New Zealand’s civil contractors have welcomed a record level of investment in transport, but have expressed concern at a medium-term construction gap in the Government Policy Statement on Land Transport, which risks losing Kiwi civil construction capability and capacity to overseas markets.
Civil Contractors New Zealand chief executive Peter Silcock says the potential $2 billion gap would occur between 2019 and 2022, as investment shifted from completion of major state highway construction projects to construction of rapid transit and public transport projects, which would not really ramp up until post-2022.
Investment in rapid and public transport before 2022 would more than likely be on planning, land acquisition, design, consenting and procurement, rather than construction, Mr Silcock says.
“We understand there is a change in focus with the current Government. We support this, and commend an increasing focus on regional development, road safety and sustainability.
“But these projects need to happen in a way that retains capability and capacity within the industry.”
Mr Silcock says the gap as it stood was likely to result in a loss of capacity and capability, particularly to Australia, as large infrastructure projects ramped up across the Tasman.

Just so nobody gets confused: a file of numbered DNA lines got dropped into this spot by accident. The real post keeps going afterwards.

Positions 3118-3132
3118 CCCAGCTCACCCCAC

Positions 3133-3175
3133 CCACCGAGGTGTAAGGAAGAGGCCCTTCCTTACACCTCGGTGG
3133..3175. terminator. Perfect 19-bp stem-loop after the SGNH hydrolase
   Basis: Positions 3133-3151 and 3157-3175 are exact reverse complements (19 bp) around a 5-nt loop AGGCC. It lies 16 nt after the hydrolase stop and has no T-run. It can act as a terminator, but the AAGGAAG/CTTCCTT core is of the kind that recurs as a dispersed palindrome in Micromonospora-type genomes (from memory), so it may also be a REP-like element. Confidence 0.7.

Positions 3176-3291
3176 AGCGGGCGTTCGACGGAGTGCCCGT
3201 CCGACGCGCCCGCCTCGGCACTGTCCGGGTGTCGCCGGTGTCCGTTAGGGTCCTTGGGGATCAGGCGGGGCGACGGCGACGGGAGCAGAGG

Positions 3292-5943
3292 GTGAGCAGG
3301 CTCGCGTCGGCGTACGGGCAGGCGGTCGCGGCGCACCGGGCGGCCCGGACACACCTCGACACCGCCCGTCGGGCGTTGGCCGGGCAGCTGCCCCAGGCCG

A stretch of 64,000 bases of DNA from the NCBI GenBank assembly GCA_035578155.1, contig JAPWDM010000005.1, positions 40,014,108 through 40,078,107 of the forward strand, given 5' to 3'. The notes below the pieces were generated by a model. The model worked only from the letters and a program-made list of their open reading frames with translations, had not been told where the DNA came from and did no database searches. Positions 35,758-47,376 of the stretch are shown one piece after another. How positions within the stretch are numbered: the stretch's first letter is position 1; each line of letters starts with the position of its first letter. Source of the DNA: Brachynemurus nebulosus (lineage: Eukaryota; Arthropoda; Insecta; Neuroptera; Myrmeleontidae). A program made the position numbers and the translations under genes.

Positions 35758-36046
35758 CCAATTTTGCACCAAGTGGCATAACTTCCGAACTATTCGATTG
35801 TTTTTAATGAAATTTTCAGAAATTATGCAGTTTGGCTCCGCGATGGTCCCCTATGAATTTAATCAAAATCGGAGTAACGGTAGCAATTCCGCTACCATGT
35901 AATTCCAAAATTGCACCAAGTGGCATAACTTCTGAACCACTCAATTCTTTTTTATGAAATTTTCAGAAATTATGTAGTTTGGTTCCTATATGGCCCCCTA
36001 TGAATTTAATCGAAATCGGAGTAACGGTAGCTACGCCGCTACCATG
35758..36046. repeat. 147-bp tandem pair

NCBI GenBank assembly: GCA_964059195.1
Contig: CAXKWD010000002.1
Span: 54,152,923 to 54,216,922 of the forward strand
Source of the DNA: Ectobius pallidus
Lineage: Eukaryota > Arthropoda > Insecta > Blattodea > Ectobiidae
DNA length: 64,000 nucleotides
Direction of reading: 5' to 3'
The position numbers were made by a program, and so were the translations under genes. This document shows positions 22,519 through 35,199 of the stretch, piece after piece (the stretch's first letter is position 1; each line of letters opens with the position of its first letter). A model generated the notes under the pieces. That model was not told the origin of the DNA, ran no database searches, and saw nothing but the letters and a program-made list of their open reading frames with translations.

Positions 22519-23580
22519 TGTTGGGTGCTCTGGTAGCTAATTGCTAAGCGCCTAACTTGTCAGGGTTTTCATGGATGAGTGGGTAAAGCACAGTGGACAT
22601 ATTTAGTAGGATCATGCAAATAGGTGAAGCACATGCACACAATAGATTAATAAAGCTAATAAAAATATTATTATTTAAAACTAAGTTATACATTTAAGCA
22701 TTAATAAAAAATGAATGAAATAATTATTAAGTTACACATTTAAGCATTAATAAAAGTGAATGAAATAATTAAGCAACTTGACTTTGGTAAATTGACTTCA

He says the latest policy statement was not without its merits, praising changes from the draft that would increase investment in the country’s vital transport networks, and smooth out an unattainable spike in construction of rapid transit that would have forced contractors to recruit from overseas.
The increased continuity of work would make it more attractive for contractors to train and develop Kiwi expertise to do the rapid transit work required, he says.
“It’s very important we have a steady workflow, and we’re glad this is starting to gain recognition.
“We’ve been talking with Minister Twyford regularly, and what we need to do now is bring shovel-ready projects forward to fill the gap and ensure we keep the skills we need to get the job done.”
Despite the challenging gap in workflow, he says the commitment to a long-term approach to infrastructure was very welcome for contractors, as it would allow them to plan recruitment and training to develop a workforce ready to tackle the exciting projects planned for the future.
A further review of the policy statement is planned for 2019. Mr Silcock says the planned review was creating ongoing uncertainty amongst contractors, and called on the Government to clarify whether this was likely to reinforce or reconsider its priorities expressed in the 2018 policy statement.
He says he welcomed further opportunities for collaboration between the Government and industry so that challenges around skills development and continuity of work could be well-informed and overcome collaboratively.